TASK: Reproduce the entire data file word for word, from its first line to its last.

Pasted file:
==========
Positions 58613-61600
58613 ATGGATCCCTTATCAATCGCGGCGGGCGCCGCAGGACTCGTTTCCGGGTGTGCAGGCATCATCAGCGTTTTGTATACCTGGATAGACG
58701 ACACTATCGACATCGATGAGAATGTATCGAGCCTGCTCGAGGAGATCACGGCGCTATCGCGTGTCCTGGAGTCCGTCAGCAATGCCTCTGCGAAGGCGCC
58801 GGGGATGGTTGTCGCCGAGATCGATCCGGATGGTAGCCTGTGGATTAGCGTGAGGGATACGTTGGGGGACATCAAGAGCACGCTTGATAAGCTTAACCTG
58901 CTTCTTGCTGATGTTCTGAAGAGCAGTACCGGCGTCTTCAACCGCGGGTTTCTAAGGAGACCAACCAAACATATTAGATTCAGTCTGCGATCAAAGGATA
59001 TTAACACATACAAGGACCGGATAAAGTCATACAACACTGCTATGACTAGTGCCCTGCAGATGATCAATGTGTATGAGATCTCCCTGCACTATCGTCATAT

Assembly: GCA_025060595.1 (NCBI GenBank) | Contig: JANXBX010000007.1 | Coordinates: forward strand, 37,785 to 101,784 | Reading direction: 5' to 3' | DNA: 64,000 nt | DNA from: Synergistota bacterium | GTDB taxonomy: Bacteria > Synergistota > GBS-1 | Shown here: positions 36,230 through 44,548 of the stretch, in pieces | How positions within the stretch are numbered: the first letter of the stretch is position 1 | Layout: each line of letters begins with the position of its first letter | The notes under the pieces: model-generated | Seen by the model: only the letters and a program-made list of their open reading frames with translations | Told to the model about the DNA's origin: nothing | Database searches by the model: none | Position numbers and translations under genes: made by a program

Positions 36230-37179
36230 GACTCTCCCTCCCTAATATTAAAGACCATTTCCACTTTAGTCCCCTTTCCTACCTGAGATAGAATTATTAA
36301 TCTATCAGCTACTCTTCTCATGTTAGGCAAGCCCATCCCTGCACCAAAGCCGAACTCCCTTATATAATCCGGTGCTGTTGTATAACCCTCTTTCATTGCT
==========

Positions 58613-61600
58613 ATGGATCCCTTATCAATCGCGGCGGGCGCCGCAGGACTCGTTTCCGGGTGTGCAGGCATCATCAGCGTTTTGTATACCTGGATAGACG
58701 ACACTATCGACATCGATGAGAATGTATCGAGCCTGCTCGAGGAGATCACGGCGCTATCGCGTGTCCTGGAGTCCGTCAGCAATGCCTCTGCGAAGGCGCC
58801 GGGGATGGTTGTCGCCGAGATCGATCCGGATGGTAGCCTGTGGATTAGCGTGAGGGATACGTTGGGGGACATCAAGAGCACGCTTGATAAGCTTAACCTG
58901 CTTCTTGCTGATGTTCTGAAGAGCAGTACCGGCGTCTTCAACCGCGGGTTTCTAAGGAGACCAACCAAACATATTAGATTCAGTCTGCGATCAAAGGATA
59001 TTAACACATACAAGGACCGGATAAAGTCATACAACACTGCTATGACTAGTGCCCTGCAGATGATCAATGTGTATGAGATCTCCCTGCACTATCGTCATAT

Assembly: GCA_025060595.1 (NCBI GenBank) | Contig: JANXBX010000007.1 | Coordinates: forward strand, 37,785 to 101,784 | Reading direction: 5' to 3' | DNA: 64,000 nt | DNA from: Synergistota bacterium | GTDB taxonomy: Bacteria > Synergistota > GBS-1 | Shown here: positions 36,230 through 44,548 of the stretch, in pieces | How positions within the stretch are numbered: the first letter of the stretch is position 1 | Layout: each line of letters begins with the position of its first letter | The notes under the pieces: model-generated | Seen by the model: only the letters and a program-made list of their open reading frames with translations | Told to the model about the DNA's origin: nothing | Database searches by the model: none | Position numbers and translations under genes: made by a program

Positions 36230-37179
36230 GACTCTCCCTCCCTAATATTAAAGACCATTTCCACTTTAGTCCCCTTTCCTACCTGAGATAGAATTATTAA
36301 TCTATCAGCTACTCTTCTCATGTTAGGCAAGCCCATCCCTGCACCAAAGCCGAACTCCCTTATATAATCCGGTGCTGTTGTATAACCCTCTTTCATTGCT